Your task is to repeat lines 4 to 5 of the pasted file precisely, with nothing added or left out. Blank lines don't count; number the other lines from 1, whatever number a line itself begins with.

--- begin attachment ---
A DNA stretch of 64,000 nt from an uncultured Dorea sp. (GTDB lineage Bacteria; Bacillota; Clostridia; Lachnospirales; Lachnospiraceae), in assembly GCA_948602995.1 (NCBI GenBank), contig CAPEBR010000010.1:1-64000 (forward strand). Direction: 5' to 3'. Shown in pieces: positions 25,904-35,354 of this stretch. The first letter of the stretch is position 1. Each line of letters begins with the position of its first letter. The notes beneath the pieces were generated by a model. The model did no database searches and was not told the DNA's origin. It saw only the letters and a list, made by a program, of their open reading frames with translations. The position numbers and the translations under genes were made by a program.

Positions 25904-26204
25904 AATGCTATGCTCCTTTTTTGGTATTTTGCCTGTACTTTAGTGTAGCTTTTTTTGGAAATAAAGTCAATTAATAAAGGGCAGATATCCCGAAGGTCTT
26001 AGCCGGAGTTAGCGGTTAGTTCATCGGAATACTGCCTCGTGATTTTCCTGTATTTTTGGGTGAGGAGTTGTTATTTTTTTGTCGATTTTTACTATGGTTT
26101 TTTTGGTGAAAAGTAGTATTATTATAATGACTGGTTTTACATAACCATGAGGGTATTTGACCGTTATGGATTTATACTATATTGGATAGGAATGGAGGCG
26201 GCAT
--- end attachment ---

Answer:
26001 AGCCGGAGTTAGCGGTTAGTTCATCGGAATACTGCCTCGTGATTTTCCTGTATTTTTGGGTGAGGAGTTGTTATTTTTTTGTCGATTTTTACTATGGTTT
26101 TTTTGGTGAAAAGTAGTATTATTATAATGACTGGTTTTACATAACCATGAGGGTATTTGACCGTTATGGATTTATACTATATTGGATAGGAATGGAGGCG